Longboat aims to declare war against Australian pine trees

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Hurricane Irma and its aftermath has ripened the Town of Longboat Key’s desire to eradicate the ever-unstable Australian pine from the island.

On Monday at the workshop, the commission will consider a push from Public Works Director Isaac Brownman to reinstate a program that will subsidize property owners up to $1,500 to remove Australian pine trees from their properties.

Brownman wrote in a memo that the trees present “potentially significant hazards to Longboat Key, especially in the event of a major storm.” He added that Australian pines possess large, very shallow and unique root systems, that if uprooted can cause substantial structural damage.

Fire Chief Paul Dezzi said one of his major concerns during the threat of Hurricane Irma was that the re-entry to Longboat Key would be hampered by the numerous Australian pines along John Ringling Boulevard should they topple from the north side of the road. That fear turned to reality and Sarasota City staff were tasked with the laborious job of clearing a series of once-towering trees that lay strewn across the entrance to St. Armands Circle.

The program Brownman wishes to reinstate was created in 2005 when the commission via resolution allowed a maximum of three incentives per year for qualifying applicants. These incentives to remove a tree ranged between $500 and $1,000. The program netted the removal of 102 trees and was formally dissolved in 2008.

Brownman writes that the current cost to remove an Australian pine ranges from $750 to $1,500 and suggests capping the incentives at three per year as was done in the past. He also recommends capping annually the maximum amount to be paid out at $60,000.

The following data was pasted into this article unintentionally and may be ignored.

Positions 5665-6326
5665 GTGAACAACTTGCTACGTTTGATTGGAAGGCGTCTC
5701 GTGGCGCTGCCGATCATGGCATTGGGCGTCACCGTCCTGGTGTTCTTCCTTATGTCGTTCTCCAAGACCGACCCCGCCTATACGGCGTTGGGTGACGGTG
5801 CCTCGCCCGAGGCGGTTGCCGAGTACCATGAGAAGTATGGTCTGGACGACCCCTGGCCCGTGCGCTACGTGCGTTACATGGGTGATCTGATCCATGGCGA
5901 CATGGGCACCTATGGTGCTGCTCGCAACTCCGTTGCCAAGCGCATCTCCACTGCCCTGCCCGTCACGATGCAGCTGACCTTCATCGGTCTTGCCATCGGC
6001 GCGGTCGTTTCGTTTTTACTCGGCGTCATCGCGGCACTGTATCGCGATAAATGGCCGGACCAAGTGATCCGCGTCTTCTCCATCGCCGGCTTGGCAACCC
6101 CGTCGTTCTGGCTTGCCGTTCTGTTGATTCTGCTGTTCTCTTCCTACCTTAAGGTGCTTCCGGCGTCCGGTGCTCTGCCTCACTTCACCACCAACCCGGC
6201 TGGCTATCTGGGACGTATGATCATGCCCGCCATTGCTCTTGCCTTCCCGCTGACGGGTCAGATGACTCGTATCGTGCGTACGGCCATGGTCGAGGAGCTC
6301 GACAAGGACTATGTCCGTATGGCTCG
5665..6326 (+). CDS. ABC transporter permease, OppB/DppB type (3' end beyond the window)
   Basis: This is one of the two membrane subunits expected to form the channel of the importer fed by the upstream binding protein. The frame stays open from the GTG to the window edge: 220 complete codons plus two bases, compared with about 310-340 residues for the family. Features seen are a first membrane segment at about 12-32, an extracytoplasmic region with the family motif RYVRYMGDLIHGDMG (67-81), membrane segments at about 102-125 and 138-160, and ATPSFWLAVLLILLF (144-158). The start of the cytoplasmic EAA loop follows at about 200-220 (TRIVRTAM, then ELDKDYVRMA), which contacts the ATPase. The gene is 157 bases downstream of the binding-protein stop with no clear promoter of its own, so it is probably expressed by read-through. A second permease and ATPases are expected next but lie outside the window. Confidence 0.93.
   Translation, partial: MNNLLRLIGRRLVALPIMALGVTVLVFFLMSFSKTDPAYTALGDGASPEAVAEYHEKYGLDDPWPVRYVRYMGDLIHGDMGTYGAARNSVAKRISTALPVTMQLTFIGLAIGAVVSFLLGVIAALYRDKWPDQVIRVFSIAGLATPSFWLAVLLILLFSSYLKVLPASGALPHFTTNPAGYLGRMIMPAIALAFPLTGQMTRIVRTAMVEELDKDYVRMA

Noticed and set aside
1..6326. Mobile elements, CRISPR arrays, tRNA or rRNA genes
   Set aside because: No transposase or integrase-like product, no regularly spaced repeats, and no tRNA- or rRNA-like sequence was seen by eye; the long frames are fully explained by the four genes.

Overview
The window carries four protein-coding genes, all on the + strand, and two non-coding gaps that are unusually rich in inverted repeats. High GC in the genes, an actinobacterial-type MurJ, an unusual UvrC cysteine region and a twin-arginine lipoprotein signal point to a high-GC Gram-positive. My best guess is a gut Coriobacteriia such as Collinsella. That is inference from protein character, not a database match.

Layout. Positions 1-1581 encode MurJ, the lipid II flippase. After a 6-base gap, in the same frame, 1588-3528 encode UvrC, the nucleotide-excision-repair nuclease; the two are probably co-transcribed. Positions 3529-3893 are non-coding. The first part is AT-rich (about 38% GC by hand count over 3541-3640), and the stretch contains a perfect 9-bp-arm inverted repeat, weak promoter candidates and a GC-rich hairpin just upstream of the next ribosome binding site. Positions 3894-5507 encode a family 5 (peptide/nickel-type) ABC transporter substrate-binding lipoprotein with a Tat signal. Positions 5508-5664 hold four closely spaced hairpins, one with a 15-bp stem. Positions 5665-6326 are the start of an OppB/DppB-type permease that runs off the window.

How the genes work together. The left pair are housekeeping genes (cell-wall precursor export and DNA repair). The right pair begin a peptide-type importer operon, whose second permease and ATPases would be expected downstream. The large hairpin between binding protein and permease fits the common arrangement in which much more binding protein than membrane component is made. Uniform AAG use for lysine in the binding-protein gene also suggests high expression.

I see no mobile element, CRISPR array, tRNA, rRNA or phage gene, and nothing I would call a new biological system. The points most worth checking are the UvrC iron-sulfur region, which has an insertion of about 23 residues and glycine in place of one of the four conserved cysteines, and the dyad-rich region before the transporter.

The criteria to receive the money is that it is only specific for the removal of Australian pines and the tree(s) must pose a threat to roadway access, power lines and underground water or sewer utilities.

If the commission wishes to move forward it will take a budget amendment to transfer funds out of the Commission Contingency Fund as well as a resolution to establish the program.

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3 Responses for “Longboat aims to declare war against Australian pine trees”

  1. who's on first says:

    The ABC’s of invasive species, namely Australian Pines, Brazilian Peppers and Cottonwoods all might benefit from a major clearance program now that the town is spending money again. After all, growth under Trump and Scott is remarkably strong, real estate values are up and with the Colony coming out of a long winters sleep things are looking up. Before our three year elected politicians come up with other ideas on where to spend this newfound tax wealth. we ought to go after not just the A trees, but the B trees as well (but make sure they grind the stumps on those Brazilian Peppers, or they’ll come back in spades.

  2. Peter O'Connor says:

    I must agree that even Australian Pines have their uses and their fans. Those of us who served in Vietnam, so long ago, might recall the heavy forestation, especially along the coasts. The French, it seems used these trees to stbilize the sandy soil. These same French seeded the countryside from aircraft. They simply cast the seedlings out of low-flying planes. This worked quite well.

  3. Bob Bunting says:

    Australian pine trees can be a problem but sometimes they are a benefit. As usual, good common sense is needed when looking at programs and policies that are wide brush although well intended. Case and point is Beer Can Island. The tip of Bear Can was covered with Australian pines for years. About 10 years or so ago, as indicated in Steve’s article, the town decided to cut those trees down although they did not threaten anyone. The result is severe erosion that continues today. Had the trees been left alone, the erosion we now experience and need to fix would have been less. As recent hurricane issues point out, we need mangroves and tree roots to hold the land together when it is under tidal stress. We should be encouraging and planting species that help build the dune system that protects us from surges. Instead of broad brush approaches, i.e. Australian pines should be cut down, perhaps we should consider the merits of cutting vs. non cutting given the specific instances.

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